Can Honey Help in Asthma?
Honey has been widely used as a remedy for treating ailments such as cough, fever, infections, and inflammation from time immemorial. It reportedly has antioxidant, anti-immunomodulatory, and antibacterial effects. But can it help in conditions such as asthma? Let us explore.
What is Asthma?
Asthma is a chronic respiratory disease, which affects the airways of the lungs. It is characterized by inflammation in the bronchial tubes and the production of mucus, which makes it difficult to breathe. It hits millions of people every year. It causes problems like breathlessness, wheezing, coughing, and might even lead to an attack.
Drug therapy has become the most common treatment to manage asthma. Examples include short-acting β-agonists, inhaled corticosteroids, and long-acting β-agonists. These drugs alleviate asthmatic attacks by relaxing the airway smooth muscle. However, asthma attacks and exacerbations can still occur, as the treatment does not alter the underlying pathology. Unfortunately, prolonged use of drug therapy can cause local and systemic side effects, including oral candidiasis, dysphonia, growth failure, accelerated loss of bone mass, elevated intraocular pressure, and mild tachyphylaxis. These problems highlight the need to find an alternative treatment for asthma with fewer side effects, and the use of natural products is a promising approach.
One of the most popular home remedies is the usage of honey. It is either taken orally mixed with some other ingredients or by inhalation. Honey can be used to treat coughing and the subsequent wheezing associated with asthma. Honey soothes the mucous membranes in your airways. Mucous accumulation in the bronchial tubes, better known as airway constriction, is one of the causes of asthma symptoms. Honey is effective in treating night-time coughing in children associated with asthma which is called nocturnal asthma.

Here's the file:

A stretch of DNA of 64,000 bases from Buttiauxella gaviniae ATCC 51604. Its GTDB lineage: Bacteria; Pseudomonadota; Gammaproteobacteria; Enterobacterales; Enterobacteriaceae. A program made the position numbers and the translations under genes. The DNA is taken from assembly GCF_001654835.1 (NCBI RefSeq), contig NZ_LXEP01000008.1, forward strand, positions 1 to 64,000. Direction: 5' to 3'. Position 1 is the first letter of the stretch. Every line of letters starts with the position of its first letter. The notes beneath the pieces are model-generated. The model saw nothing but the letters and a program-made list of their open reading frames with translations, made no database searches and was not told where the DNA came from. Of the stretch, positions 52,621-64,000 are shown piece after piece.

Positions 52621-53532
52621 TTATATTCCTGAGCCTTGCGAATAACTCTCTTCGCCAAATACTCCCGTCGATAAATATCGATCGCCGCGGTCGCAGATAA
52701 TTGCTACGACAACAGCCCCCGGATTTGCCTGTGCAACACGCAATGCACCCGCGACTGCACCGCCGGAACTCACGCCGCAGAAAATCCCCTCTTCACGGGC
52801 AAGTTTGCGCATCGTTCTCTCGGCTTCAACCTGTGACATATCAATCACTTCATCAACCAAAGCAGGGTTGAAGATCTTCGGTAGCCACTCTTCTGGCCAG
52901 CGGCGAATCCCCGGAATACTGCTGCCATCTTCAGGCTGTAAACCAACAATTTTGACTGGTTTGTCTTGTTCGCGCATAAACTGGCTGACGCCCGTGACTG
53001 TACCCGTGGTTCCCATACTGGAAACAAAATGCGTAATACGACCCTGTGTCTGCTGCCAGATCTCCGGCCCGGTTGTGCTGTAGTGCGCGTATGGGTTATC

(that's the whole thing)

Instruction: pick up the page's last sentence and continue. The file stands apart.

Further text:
Researchers at UCLA suggest taking 2 teaspoons of honey at bedtime. It’s believed that the sweetness of honey triggers your salivary glands to produce more saliva. This may lubricate your airways, easing your cough. Honey may also reduce inflammation in the bronchial tubes (airways within the lungs) and help break up the mucus that is making it hard for you to breathe.
What is the difference between Asthma and Seasonal Allergies?
Asthma and allergies are related conditions, but there are some important differences. If you’re allergic to things in the environment such as pollen and dust, your body produces antibodies as a response. Those antibodies cause the production of chemicals, such as histamines. They are what cause congestion, sneezing, watery eyes, itching, a cough, and other allergic reactions.
Those same antibodies can also trigger an asthma attack. But unlike an allergy, asthma is a problem experienced deep in the lungs and upper airways. It’s a more serious health concern than environmental allergies. Even mild exertion can lead to an asthma attack in some people. Untreated, asthma can be life-threatening.
Ways to take honey for Asthma:
Below are some of the ways mentioned to consume honey to fight off the symptoms of asthma:
- Mixing 1/2 teaspoon of cinnamon powder with a teaspoon of honey and having it right before bedtime. Honey and cinnamon may help remove phlegm from the throat and give your immune system a boost.
- Squeezing the juice of 1/2 lemon into a glass of warm water and adding 1 teaspoon of honey. Lemon juice has antioxidants that can strengthen the immune system and may help clear away mucus.
- Mixing 1 teaspoon with 8 ounces of hot water; have this two or three times a day. Be careful not to make the water too hot.
- Add cayenne pepper to honey. The capsaicin in the pepper can promote healthy mucus production, can clear out your airways, and can even reduce coughing and the pain relates to coughing too much.
- Mix ginger juice and honey in water with fenugreek seeds soaked overnight. Half a cup of this water can be had in the morning and a half in the evening.
Allergic asthmatics should be especially cautious when using honey as a cough treatment. Honey can contain traces of pollen, a common allergen. Depending upon the severity of your allergies, even the smallest amounts of pollen can cause rashes, facial swelling, and eye irritation. Hence, in case you are allergic to pollens or sting, you must be exercise caution while using honey.